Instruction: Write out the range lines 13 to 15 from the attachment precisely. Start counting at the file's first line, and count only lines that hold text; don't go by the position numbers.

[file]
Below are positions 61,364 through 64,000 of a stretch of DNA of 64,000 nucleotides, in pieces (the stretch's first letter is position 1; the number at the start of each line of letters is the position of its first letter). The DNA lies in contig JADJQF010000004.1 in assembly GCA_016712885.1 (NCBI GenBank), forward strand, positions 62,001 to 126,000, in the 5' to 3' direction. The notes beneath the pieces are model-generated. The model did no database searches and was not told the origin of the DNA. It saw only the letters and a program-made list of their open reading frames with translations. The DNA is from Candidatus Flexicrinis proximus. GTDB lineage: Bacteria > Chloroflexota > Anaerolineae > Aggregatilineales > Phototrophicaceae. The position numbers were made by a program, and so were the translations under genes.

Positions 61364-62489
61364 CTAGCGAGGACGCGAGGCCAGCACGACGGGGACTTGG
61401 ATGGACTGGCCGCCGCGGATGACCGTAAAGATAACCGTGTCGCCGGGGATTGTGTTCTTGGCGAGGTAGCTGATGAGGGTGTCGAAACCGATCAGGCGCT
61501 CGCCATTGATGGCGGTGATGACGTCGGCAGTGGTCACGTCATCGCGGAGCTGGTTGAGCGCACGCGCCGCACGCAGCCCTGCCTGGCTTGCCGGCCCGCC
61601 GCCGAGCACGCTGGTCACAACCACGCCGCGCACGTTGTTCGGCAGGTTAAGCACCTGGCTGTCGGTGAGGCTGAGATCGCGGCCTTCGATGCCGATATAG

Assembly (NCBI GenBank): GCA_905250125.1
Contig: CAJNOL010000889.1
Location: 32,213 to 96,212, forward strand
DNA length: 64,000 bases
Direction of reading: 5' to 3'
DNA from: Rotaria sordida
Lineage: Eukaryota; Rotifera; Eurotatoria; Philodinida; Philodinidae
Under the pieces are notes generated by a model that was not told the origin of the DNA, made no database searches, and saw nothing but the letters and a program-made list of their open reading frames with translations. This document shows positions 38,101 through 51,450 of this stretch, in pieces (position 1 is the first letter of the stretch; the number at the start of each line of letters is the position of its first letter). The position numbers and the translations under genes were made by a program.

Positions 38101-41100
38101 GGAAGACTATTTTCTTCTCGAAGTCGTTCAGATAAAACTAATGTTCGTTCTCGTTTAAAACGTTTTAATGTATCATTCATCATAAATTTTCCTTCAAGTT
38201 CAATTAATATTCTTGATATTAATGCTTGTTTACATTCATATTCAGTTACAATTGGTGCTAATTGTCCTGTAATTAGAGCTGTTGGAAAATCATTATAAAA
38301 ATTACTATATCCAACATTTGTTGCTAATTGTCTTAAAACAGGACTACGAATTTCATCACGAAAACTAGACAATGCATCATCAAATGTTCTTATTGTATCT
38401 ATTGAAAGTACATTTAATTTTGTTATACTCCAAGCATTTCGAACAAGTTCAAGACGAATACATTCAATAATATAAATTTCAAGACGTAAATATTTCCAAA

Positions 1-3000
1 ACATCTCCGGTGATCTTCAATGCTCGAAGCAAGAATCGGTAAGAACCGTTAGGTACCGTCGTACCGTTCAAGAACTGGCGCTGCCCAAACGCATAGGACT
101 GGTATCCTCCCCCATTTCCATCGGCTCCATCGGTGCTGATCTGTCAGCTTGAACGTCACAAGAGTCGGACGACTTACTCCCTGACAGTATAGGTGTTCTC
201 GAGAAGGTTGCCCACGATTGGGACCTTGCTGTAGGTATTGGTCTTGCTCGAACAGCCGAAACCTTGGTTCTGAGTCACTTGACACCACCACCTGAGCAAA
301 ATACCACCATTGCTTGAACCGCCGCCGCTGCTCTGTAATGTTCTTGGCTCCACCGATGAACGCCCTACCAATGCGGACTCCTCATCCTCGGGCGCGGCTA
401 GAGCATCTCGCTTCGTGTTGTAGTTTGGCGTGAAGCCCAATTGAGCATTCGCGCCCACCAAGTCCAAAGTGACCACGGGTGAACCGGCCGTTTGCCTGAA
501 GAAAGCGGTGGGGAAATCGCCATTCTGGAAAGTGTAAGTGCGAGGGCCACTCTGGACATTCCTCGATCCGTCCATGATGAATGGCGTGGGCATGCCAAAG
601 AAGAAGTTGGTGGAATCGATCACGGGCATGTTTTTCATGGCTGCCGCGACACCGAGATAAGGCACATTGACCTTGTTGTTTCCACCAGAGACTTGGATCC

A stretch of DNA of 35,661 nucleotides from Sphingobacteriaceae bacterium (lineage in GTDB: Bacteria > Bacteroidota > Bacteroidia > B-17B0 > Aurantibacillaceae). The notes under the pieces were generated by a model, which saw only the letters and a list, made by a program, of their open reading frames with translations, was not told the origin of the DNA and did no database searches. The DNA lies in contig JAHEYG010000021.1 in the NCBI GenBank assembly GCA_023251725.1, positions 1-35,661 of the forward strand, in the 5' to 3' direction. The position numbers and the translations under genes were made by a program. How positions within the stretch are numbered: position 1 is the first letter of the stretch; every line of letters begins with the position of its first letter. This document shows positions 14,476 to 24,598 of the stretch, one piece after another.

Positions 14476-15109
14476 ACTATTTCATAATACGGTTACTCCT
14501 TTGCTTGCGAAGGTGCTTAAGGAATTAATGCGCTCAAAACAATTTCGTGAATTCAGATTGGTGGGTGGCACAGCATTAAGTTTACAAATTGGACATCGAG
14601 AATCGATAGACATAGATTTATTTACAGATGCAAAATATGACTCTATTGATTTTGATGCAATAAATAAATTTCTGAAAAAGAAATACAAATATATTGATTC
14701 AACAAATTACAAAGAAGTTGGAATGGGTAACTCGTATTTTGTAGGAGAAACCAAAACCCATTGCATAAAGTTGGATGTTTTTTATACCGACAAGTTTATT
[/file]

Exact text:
Lineage: Eukaryota; Rotifera; Eurotatoria; Philodinida; Philodinidae
Under the pieces are notes generated by a model that was not told the origin of the DNA, made no database searches, and saw nothing but the letters and a program-made list of their open reading frames with translations. This document shows positions 38,101 through 51,450 of this stretch, in pieces (position 1 is the first letter of the stretch; the number at the start of each line of letters is the position of its first letter). The position numbers and the translations under genes were made by a program.

Positions 38101-41100